Kca3.1 is an important regulator of the Ca2+-dependent proliferation mechanisms in VSMC . Recently, it is becoming increasingly clear that control of ion channels in the transcriptional process contributes to the phenotypic modulation of both the differentiated and the proliferative phenotype in VSMC [33,34]. Up-regulation of the intermediate-conductance Ca2+-activated K+ channel, Kca3.1, and store-operated Ca2+ channels have been linked with the proliferative phenotype [35,36]. Blockage of Kca3.1 with TRAM-34 prevents down-regulation of myocardin and smooth muscle myosin heavy chain, thus promoting the differentiated phenotype and suppressing the proliferative one [36,37]. In recent work , we showed that both TRAM-34 and siRNA against Kca3.1 decrease hypoxia-induced PASMC proliferation in vitro, consistent with the in vivo experiments.
Since Kca3.1 helps to determine intracellular Ca2+ concentrations and this is important for Ras/ERK and Ras/Raf/MEK/ERK signaling pathways [14,38], we examined whether the ERK/p38 MAPK pathway may mediate the observed ability of TRAM-34 to alleviate PAH in rats. We found that hypoxia elevated levels of p-ERK and p-p38, while TRAM-34 reduced them. Our results suggest that ERK/p38 MAPK signaling plays an important role in PAH and is a promising therapeutic target. Our findings are consistent with the known role of these kinases in regulating cell proliferation and differentiation in response to stimuli such as hypoxia, and in regulating contraction of vascular and non-vascular smooth muscle cells . In fact, one study suggests that p38 MAPK mediates the sustained pulmonary artery contraction induced by hypoxia in rats .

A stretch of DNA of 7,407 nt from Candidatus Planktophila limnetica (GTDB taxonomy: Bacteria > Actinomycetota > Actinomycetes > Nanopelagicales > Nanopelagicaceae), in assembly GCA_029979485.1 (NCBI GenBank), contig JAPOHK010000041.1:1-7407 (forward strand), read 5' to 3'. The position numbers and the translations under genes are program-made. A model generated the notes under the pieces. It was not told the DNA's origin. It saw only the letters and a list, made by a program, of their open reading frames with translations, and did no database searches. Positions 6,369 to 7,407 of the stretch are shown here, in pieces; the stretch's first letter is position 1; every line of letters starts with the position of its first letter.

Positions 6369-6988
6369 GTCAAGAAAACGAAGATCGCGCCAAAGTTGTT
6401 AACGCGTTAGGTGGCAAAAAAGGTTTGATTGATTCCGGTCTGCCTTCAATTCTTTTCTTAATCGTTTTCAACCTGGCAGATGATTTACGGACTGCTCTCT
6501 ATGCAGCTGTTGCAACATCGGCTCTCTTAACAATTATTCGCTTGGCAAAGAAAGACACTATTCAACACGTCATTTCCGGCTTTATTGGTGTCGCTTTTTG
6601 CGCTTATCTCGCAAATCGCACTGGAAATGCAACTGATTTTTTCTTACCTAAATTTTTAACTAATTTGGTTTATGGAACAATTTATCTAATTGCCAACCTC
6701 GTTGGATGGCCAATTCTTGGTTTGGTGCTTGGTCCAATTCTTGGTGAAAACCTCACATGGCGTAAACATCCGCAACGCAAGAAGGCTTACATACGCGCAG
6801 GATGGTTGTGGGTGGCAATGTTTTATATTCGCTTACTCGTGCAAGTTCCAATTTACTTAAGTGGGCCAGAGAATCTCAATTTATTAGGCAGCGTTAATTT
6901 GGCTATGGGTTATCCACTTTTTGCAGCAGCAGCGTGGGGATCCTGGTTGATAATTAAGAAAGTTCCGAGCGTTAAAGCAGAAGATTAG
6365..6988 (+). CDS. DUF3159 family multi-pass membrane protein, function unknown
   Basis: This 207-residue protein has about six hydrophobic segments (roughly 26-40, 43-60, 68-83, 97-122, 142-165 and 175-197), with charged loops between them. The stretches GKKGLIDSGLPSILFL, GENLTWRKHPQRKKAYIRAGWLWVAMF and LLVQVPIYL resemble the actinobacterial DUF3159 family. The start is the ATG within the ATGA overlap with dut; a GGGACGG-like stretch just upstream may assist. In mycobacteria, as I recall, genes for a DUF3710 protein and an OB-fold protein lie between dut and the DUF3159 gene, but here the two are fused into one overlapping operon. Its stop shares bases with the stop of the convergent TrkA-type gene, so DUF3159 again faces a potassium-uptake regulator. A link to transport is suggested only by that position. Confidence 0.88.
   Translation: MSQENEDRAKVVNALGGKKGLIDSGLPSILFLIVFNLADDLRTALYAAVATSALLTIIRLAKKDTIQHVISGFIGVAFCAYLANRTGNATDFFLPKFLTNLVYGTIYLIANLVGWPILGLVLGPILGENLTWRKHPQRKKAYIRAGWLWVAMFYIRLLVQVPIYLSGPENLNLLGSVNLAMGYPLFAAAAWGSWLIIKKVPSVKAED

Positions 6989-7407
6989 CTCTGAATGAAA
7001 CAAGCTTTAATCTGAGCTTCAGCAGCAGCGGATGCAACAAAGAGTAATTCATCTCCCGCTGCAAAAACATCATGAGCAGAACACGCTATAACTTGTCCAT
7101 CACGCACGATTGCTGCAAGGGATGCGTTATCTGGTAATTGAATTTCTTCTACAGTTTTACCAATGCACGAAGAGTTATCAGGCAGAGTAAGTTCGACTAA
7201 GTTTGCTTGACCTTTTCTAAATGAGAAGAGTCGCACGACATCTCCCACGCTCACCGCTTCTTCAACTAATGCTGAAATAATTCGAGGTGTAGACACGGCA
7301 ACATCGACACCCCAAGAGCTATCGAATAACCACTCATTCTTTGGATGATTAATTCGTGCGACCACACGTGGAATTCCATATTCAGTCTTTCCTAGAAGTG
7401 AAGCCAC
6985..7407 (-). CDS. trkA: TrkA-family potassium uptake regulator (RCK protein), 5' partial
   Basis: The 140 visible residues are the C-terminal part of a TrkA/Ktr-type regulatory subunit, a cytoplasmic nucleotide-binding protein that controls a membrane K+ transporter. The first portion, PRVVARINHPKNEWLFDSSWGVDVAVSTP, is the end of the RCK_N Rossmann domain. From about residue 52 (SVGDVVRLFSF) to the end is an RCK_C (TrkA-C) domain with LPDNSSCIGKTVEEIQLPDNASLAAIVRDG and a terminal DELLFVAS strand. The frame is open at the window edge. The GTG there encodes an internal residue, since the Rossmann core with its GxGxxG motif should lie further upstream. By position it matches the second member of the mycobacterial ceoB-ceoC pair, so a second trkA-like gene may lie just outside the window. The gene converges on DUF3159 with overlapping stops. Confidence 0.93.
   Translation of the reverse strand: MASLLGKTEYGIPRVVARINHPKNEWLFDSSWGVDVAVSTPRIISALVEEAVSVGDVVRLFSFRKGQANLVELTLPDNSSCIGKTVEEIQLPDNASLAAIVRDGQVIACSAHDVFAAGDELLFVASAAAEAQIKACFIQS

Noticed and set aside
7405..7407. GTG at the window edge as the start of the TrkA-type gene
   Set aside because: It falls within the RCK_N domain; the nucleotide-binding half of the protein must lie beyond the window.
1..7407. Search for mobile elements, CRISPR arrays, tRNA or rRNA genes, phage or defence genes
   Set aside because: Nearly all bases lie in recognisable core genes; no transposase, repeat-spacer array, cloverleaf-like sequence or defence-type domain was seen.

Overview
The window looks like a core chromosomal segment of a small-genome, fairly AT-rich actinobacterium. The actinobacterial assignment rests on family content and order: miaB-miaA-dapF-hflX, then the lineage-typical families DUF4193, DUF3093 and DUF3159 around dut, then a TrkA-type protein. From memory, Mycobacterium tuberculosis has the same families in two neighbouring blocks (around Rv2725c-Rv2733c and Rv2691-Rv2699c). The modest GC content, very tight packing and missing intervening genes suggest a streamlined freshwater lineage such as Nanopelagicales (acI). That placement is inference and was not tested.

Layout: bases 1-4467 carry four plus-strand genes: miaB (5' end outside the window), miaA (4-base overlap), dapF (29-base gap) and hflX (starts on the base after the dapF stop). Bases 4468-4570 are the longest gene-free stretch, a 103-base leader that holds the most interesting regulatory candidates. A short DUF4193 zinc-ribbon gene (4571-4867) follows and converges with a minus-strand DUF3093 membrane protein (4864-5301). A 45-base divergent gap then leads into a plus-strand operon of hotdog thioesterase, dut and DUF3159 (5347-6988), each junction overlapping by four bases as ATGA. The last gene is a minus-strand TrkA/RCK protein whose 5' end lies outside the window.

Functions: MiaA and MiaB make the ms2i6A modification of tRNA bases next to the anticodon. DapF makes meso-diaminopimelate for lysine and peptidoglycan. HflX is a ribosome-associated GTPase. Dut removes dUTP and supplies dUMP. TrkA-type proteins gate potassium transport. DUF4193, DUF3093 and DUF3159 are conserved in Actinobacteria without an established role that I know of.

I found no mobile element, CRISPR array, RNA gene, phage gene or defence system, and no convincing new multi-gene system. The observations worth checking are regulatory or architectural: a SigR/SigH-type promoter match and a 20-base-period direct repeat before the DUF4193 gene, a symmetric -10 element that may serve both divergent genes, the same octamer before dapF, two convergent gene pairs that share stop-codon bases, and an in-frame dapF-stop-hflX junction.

The effect of acute hypoxia on vascular remodeling is investigated by the culture of PASMCs. Hypoxia is generally conducted for 4–24 h in 0–10% O2 with measurement of cell proliferation . Hypoxia (1–5% O2) was positively correlated with acute hypoxia and PASMC proliferation . Accordingly, we chose 3% O2 for 24 h for PASMC hypoxia. Both TRAM-34 and siRNA administration could decrease hypoxia-induced proliferation, and these results are concomitant with those of an animal experiment.